David Evanson and Oliver Pursche
Forbes.com, Fall, 2013
Don’t look now, but European banks are trading at two-year highs and could post significant further gains in years to come. These bank shares have been beaten up, and unlike their U.S. counterparts, who have rallied sharply in the past two years, European banks have yet to fully recover.
Most importantly, the overall environment for these banks, as well as their “internal” health has greatly improved.
From a macro basis, Europe has exited recession, unemployment although still high, is dropping; and the regulatory environment is also becoming friendlier (European parliament recently amended some rules relating to capital ratios, treatment of assets, etc.).
Five To Consider Now
The five largest banks in Europe in my view, represent a great investment opportunity for aggressive investors.
Deutsche Bank, UBS, Societe General (EPA:GLE), Credit Suisse Group (CS) and BNP (EPA:BNP) are all still trading significantly below their pre-crisis levels, and all have gone through significant deleveraging and as a result of this and other factors, now have higher capital ratios than previously thought and then needed.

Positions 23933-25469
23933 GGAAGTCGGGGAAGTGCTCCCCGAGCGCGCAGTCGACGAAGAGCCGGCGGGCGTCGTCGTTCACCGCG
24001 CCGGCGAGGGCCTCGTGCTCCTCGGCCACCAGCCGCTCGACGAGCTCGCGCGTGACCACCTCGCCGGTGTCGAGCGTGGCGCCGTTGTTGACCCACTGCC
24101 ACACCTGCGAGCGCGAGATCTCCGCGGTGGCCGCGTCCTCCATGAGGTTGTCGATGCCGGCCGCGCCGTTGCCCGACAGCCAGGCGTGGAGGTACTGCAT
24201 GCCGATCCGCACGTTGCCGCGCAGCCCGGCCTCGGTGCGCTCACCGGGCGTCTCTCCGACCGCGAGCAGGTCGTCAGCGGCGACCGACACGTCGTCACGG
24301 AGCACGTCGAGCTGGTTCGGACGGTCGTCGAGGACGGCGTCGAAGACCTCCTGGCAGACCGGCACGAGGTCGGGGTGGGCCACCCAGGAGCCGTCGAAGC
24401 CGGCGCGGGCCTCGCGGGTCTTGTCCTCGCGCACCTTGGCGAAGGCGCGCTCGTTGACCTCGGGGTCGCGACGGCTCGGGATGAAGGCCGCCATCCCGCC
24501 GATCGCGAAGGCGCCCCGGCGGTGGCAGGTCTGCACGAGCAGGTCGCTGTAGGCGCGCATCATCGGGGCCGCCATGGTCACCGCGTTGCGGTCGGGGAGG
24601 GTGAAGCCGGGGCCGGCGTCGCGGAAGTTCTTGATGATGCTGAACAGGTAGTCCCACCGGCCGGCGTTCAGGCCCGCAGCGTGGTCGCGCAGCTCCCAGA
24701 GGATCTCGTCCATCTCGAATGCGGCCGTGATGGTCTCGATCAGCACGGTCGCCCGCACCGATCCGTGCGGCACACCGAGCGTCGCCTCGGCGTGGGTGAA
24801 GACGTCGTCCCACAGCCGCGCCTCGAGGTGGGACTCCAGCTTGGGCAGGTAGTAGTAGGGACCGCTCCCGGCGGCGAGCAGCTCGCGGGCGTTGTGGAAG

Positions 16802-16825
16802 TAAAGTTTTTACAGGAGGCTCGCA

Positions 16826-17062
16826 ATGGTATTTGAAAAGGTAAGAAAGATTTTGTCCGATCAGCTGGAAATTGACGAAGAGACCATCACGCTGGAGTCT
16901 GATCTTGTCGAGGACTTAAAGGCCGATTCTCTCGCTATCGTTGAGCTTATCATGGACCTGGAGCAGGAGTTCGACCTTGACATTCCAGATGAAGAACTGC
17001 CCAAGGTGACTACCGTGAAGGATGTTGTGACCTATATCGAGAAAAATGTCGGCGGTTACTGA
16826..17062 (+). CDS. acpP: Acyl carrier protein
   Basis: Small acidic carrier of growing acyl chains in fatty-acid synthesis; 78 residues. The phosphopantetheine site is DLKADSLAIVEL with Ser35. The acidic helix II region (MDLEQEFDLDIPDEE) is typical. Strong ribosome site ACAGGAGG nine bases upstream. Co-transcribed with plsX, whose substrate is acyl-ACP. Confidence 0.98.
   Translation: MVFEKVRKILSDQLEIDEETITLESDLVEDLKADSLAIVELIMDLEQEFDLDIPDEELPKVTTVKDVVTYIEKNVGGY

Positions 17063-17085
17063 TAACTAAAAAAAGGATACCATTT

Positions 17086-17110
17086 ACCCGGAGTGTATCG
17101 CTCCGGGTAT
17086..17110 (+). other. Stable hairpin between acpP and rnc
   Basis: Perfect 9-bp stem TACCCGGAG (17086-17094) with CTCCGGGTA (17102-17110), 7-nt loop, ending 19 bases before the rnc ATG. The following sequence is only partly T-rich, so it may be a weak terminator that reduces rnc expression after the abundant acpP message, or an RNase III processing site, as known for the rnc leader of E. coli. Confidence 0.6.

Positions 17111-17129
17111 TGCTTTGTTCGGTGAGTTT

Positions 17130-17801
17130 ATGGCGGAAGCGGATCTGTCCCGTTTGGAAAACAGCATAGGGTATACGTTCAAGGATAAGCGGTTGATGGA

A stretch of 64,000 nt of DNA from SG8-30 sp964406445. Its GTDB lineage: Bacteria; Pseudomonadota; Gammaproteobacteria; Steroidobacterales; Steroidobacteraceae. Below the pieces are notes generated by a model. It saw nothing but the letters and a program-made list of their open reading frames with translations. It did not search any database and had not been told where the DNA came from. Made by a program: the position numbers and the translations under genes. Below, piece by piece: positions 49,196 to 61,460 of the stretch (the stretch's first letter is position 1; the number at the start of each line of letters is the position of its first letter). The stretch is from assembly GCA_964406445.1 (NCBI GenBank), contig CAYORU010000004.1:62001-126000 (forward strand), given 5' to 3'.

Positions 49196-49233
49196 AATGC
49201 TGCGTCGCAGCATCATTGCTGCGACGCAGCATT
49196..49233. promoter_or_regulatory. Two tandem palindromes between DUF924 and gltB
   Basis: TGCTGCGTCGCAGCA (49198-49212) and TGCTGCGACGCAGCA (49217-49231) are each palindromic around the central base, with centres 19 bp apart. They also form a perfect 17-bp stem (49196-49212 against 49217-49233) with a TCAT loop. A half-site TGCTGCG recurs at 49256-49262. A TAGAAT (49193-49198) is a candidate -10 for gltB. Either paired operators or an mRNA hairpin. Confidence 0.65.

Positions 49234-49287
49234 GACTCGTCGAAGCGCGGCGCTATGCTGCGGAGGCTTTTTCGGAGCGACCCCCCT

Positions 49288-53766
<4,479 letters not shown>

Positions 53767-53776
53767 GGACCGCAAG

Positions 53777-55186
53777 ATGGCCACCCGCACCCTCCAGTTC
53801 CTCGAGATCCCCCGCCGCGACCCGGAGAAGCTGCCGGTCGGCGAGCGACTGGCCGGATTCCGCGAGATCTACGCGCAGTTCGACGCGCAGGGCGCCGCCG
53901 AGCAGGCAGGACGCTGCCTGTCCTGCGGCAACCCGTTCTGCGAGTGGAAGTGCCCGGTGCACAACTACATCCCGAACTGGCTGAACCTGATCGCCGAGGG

Here’s why each shows potential.
Deutsche Bank: Aggressive deleveraging should help lift margins by some 3%, making shares as much as 40% undervalued compared to major U.S. banks.
UBS: The core business is improving, as is investment banking. Higher revenue expectations make shares as much as 35% undervalued compared to major U.S. banks.
Credit Suisse Group: The second largest Swiss bank has the highest excess capital of the five large banks mentioned, this has not been reflected in its share price. According to Barclay’s Capital, shares could double in the next few years.
Societe General: The bank could be the largest beneficiary of the recent parliamentary rule changes relating to the treatment of capital. More favorable treatment of capital will allow the bank to increase various activities that could increase revenues substantially.
BNP: Beleaguered and beaten, this is a pure value play as shares are trading near book value when accounting for increased capital.
Investing in these banks isn’t for the faint of heart or risk averse investors. But, if you’re looking for a long-term aggressive capital appreciation play, European Banks may be the opportunity of a lifetime.
Disclosure: The author and/or his firm may hold positions in all stocks mentioned.